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Memento Mori - Photography -From the original poster, this is a confirmed post mortem image. Its unusual to see such injuries and very sad.

  • Lynda Gutierrez

    Actually, this isn't a confirmed post-mortem. It is a photo of a woman suffering from a medical condition, which is why the photo was taken of the more-ravaged side of her face.

  • Deirdre Stewart

    Probably a matchmaker suffering from a condition caused by exposure to phospherous

Postmortem, 1877, The Netherlands

This is a beautiful postmortem photo. A little sleeping beauty with flowers placed in her hands and around her neck.

What an artistically composed photo this is of a woman and daughter documenting their mourning. Really impactful photo.

this is a photo of 2 sisters, the one on the left has passed away. This will be the last photo & memory of their loved one. Very common in Victorian days.You can see the look of despair as the sister on the right is literally holding her beloved sister up to create a natural photo. These photographs were called "Memento Mori"

Jordan Chesney | Filmmaker

theyroaredvintage.com
  • Beverly Wilgus

    Shan Jones, Because I know the body of her work and there are a lot of pictures of the same ladies sitting and relaxing out doors and there is no reason to think she is dead. They did not dress up their dead bodies and take them to a lake side to sit. Why do you think she is dead? If it is because you saw it on the internet and it said she was dead be aware that many photographs that are labeled as post mortem on the internet are in fact of live people.

  • Shàn Jones

    I understand that it is said that they prop children up to help them stand still for the photo, but grown adults being supported when they would be able to stand still is pause for thought, the lady by the lake if not dead must be quite I'll if she can't sit straight for a few moments, debatable. Anyone not present can't be positive.

  • Beverly Wilgus

    Shan Jones, they used posing stands for both children and adults and they did not "prop them up. The stands had open rests for the head and the the back to steady people. Exposures were several seconds for many years and it is more comfortable to have something to rest against. They had no straps to hold people in place. This is my Pinterest page that shows the construction and use of posing stands. http://www.pinterest.com/br...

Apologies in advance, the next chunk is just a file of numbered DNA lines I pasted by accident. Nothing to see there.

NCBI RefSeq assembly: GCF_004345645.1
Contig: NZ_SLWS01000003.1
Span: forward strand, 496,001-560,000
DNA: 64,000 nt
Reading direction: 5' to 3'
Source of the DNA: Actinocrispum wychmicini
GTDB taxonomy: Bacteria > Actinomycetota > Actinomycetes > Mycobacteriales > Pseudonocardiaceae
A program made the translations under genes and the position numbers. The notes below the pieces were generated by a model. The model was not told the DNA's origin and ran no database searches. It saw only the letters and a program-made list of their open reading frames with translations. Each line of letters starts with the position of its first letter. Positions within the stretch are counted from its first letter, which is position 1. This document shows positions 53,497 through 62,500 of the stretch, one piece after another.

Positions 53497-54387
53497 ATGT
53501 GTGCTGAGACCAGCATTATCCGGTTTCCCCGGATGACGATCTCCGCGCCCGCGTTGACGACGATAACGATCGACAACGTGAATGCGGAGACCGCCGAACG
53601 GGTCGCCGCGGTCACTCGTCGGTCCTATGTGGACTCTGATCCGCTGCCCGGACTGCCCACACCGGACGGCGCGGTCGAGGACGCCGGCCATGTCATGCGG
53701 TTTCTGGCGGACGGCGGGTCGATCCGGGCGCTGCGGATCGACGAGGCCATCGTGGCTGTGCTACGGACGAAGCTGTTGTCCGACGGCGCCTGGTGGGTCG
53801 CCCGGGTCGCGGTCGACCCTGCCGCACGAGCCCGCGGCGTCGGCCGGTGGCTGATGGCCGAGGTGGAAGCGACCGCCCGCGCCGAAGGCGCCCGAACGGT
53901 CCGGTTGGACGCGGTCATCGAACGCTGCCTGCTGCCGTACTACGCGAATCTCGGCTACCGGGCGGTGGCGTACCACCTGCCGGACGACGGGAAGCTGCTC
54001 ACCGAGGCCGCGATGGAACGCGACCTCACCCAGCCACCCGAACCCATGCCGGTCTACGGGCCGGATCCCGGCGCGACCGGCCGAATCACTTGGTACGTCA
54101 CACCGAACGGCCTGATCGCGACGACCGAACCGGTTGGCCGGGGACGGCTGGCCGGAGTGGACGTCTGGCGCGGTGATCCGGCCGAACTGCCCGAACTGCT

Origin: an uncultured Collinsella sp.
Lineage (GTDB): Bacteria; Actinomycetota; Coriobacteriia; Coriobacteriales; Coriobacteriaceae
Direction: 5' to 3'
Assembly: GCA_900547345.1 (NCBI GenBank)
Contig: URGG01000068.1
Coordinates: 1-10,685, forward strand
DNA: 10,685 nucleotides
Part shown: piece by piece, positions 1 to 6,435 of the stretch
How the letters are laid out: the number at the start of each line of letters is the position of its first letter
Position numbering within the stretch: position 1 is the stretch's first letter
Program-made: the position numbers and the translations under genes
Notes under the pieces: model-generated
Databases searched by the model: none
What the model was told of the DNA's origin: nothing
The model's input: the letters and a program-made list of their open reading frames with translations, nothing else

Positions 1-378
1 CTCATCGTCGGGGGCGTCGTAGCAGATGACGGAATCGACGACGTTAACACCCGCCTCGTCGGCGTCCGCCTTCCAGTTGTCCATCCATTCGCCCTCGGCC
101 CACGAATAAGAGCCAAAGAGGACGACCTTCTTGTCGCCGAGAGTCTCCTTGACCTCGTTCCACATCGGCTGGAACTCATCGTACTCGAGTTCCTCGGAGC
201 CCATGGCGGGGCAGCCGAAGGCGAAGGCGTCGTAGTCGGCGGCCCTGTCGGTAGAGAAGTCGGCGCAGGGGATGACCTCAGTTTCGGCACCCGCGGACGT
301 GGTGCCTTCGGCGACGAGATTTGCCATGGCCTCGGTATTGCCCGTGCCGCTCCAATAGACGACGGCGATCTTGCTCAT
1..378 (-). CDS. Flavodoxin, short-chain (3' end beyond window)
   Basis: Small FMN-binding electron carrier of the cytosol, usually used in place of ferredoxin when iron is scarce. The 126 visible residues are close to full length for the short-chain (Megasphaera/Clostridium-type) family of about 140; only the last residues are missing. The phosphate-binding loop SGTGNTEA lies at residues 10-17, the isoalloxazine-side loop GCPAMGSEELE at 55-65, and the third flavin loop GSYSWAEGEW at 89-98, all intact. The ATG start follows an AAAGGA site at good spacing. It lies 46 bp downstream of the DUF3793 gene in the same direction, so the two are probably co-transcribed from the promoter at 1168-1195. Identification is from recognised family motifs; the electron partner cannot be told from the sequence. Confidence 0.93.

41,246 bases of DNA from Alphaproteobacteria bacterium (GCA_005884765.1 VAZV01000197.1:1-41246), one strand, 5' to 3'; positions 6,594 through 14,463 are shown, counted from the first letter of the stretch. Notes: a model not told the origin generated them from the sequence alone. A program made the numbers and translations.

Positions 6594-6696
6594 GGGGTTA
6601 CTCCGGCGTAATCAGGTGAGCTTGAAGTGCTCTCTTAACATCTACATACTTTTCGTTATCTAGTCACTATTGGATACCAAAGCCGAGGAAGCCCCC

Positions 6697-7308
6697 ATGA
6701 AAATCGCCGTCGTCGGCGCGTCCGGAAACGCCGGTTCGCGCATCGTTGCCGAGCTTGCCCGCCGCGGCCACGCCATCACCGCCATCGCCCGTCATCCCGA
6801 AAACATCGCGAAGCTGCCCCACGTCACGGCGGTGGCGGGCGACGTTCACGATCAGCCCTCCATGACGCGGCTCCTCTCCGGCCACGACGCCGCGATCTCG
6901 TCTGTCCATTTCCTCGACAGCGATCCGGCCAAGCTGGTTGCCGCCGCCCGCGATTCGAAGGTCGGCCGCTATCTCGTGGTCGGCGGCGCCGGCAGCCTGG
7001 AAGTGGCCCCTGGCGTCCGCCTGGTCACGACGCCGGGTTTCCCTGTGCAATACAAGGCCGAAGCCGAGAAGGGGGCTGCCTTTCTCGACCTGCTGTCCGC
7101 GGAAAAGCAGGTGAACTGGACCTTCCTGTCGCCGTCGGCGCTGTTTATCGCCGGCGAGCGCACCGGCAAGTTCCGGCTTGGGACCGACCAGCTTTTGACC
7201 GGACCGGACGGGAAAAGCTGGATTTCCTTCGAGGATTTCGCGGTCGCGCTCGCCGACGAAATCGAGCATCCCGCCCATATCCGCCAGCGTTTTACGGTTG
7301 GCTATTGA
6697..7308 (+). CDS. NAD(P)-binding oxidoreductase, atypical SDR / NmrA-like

• Shàn Jones

    You seem to be an expert, still there are more photographs of people standing quite happily for several seconds without props than with, so I don't see that point, most of them look very much alive to me, especially those with eyes open.

  • Beverly Wilgus

    Shan Jones, Yes there are many people standing without any visible sign of a posing stand. If you read what I posted you will see that at a point in time the head rests are only used for nervous people and in low light. The use of the head rest was to help people hold still. This destroys the "they must be dead because there is a head rest showing". Dead people look like dead people.

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Ornate framed memorial Post Mortem photo with human hair, shadow box. Remembrance cabinet card photograph circa 1885, by photographer Leon Huisman of Liege Belgium.

A mourning mother with her baby or a post mortem image of a mother and her child. Late 1870s.

I love post mortem photography, the last sweet image of of a life.

POSTMORTEM PHOTOGRAPHS OFFERED BY BILL'S ANTIQUE PHOTO PAGES

billblanton.com
  • Sharon Crawford

    I know these picture may seem wrong to us but they are very beautifully done.

memento mori photos

Memento Mori Photography

istorya.net

Momento Mori

Memento mori, conjoined twins